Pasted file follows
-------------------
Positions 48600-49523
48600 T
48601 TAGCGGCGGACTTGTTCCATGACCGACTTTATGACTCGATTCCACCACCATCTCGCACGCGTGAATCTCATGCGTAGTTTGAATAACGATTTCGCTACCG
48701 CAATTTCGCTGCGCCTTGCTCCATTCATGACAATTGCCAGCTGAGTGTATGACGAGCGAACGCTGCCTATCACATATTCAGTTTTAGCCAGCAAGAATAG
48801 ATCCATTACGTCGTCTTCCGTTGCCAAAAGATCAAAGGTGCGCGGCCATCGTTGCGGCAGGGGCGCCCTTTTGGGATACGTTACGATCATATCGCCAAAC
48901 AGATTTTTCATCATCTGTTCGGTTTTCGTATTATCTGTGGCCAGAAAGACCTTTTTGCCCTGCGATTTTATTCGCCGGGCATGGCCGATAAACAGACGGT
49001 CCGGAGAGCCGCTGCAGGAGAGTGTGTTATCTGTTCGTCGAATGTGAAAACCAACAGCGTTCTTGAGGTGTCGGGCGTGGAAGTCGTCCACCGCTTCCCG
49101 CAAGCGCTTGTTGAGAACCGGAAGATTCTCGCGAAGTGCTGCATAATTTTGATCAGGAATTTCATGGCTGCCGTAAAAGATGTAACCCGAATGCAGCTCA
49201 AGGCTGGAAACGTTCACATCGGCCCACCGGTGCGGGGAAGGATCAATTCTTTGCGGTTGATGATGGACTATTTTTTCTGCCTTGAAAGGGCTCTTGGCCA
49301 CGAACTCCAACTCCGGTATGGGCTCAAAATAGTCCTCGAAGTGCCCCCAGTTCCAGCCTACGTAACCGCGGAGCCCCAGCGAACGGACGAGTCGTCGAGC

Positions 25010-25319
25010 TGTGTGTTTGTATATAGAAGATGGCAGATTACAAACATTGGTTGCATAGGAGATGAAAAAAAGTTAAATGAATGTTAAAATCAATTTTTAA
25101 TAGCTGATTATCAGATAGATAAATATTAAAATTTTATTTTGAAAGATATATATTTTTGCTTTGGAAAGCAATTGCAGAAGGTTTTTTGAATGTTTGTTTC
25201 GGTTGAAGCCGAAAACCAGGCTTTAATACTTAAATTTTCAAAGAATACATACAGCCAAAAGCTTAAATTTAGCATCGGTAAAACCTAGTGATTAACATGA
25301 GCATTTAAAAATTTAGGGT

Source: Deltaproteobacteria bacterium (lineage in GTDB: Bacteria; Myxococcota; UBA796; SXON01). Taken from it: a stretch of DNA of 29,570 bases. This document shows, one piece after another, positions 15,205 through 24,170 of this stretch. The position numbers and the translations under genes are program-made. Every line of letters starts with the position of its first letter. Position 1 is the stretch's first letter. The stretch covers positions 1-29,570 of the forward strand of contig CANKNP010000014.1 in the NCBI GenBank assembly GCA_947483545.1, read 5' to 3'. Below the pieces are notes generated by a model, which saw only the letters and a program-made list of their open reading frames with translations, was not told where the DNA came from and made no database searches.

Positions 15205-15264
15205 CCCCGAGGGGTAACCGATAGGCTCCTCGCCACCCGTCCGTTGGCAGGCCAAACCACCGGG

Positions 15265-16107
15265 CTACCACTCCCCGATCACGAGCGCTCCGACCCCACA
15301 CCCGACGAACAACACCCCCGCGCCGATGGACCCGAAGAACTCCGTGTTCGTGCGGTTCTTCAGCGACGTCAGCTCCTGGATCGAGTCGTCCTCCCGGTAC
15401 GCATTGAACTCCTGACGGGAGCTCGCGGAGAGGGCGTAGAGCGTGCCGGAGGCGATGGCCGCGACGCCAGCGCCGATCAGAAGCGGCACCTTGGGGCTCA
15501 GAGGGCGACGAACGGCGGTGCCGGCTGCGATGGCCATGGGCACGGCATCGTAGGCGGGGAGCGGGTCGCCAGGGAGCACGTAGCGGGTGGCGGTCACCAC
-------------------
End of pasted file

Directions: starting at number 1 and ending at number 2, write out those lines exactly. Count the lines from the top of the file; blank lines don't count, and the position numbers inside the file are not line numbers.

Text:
Positions 48600-49523
48600 T